Over the weekend, Wisconsin Governor Scott Walker made it abundantly clear that wants to run for president in 2016. Exhibit A, this exchange
with NBC's Chuck Todd on Meet the Press
CHUCK TODD: I've got to ask you about 2016. You made a pledge in October that you were going to serve all four years. Does that pledge still hold?
SCOTT WALKER: I said my plan was for four years. I've got a plan to keep going for the next four years. But, you know, certainly I care deeply about not only my state, but my country. We'll see what the future holds.
In October, Walker did say
he planned to serve four years when asked if he would promise to serve his full term if re-elected. But that was before the election. Now he says "I've got a plan to keep going" as governor, a subtle but important shift from actively planning to be governor to having a contingency plan for being able to continue being governor.
Walker also pivoted to talking about how he isn't only concerned about Wisconsin, but also the country as a whole, but the place where he really made his national ambitions clear was in an op-ed he placed with Politico:
It’s put up or shut up time. Those were the words I spoke to the newly elected Republican majority in Wisconsin back in 2010. With both houses of the legislature and the governorship in Republican hands for the first time in more than a decade, it was our time to prove that the trust voters placed in us was warranted. That we would do what we had said we would do. That we would turn things around.
Those are the same words I share with Republicans preparing to lead both houses of Congress come January.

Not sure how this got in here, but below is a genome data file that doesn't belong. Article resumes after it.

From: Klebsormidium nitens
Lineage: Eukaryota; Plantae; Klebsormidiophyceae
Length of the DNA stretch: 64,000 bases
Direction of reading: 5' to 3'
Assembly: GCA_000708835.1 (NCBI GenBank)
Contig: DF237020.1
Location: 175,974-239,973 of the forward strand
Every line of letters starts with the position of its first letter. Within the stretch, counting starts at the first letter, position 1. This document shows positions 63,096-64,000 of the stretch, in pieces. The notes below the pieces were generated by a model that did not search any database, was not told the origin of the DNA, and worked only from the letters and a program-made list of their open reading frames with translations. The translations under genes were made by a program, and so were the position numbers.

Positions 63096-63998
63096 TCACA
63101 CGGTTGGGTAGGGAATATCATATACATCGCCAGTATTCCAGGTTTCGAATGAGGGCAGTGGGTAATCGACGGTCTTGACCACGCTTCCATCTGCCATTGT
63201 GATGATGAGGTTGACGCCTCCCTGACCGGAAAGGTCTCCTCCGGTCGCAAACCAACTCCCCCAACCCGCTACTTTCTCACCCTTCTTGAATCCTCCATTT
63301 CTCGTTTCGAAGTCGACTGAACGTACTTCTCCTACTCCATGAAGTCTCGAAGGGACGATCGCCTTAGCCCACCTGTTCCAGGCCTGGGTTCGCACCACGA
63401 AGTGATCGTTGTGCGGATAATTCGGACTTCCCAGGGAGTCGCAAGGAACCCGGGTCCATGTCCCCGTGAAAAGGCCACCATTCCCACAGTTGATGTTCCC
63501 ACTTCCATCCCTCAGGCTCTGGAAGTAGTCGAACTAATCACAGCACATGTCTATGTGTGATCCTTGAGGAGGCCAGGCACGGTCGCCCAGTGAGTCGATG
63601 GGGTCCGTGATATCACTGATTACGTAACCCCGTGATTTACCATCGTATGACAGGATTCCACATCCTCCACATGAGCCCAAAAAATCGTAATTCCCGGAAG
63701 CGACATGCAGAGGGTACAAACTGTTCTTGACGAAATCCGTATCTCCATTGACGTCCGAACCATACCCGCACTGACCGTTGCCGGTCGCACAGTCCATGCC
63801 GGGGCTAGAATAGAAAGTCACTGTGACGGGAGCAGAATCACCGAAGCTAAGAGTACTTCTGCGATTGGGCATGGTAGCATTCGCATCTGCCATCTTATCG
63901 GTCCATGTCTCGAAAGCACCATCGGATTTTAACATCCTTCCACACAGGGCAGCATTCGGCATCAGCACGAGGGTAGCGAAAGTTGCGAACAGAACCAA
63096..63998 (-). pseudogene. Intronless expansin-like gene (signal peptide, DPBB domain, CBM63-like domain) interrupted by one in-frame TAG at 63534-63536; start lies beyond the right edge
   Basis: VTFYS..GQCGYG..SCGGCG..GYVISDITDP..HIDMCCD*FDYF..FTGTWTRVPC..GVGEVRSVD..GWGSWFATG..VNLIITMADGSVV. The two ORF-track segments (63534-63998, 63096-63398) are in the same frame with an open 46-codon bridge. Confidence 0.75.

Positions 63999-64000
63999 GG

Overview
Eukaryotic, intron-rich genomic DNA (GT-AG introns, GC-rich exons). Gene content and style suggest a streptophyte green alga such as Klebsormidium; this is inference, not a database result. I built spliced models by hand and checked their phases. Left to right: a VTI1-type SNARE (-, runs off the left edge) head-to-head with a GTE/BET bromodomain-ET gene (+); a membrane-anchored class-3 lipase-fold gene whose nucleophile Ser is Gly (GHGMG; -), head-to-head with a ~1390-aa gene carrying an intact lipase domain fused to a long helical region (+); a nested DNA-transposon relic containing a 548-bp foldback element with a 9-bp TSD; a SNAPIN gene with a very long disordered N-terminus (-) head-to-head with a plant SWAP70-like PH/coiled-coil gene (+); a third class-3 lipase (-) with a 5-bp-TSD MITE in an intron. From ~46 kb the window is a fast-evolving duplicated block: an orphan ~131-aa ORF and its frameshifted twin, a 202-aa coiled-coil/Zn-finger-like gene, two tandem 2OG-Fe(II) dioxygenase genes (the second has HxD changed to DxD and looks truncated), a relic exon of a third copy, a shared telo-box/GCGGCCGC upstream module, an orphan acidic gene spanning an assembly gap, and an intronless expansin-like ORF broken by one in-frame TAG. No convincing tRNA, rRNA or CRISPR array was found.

Please read below the fold for more on this story.
The op-ed reads like a presidential campaign announcement with a message focused on winning Republican primary voters. He brags about pushing Republican policies through Wisconsin, contrasting his record of hardline conservatism with what he implicitly suggests is weak-kneed moderation from Congressional Republicans. A typical passage:
To say the least, we did not nibble around the edges. We pushed full-scale, common-sense, conservative reforms and got to work beginning on day one. [...] The message Wisconsin holds for national Republicans is clear: Don’t be afraid to lead.
And just in case you're not convinced yet that Walker is running, let me point you back to his Meet the Press interview
in which he did profess his admiration for Paul Ryan ... but with a huge asterisk:
CHUCK TODD: Do you defer to Paul Ryan?
SCOTT WALKER: I love Paul Ryan. I've said many times before I'd be the president of Paul Ryan fan club. But I do think if we're going to beat Hillary Clinton in this next election, we've got to have a message that says, "Hillary Clinton is all about Washington." [...]
CHUCK TODD: You're not deferring to Paul Ryan, then? It sounds like you believe a governor, not a member of Congress should be the Republican nominee?
SCOTT WALKER: Paul Ryan may be the only exception to that rule. But overall, I think governors make much better presidents than members of Congress.
Clearly, Walker doesn't want to say anything bad about Ryan, but just as clearly he doesn't want Ryan to run. And the reason for this obvious: Scott Walker is running for president. And if he's not the front-runner for the GOP nomination, he's got to be pretty high on the list.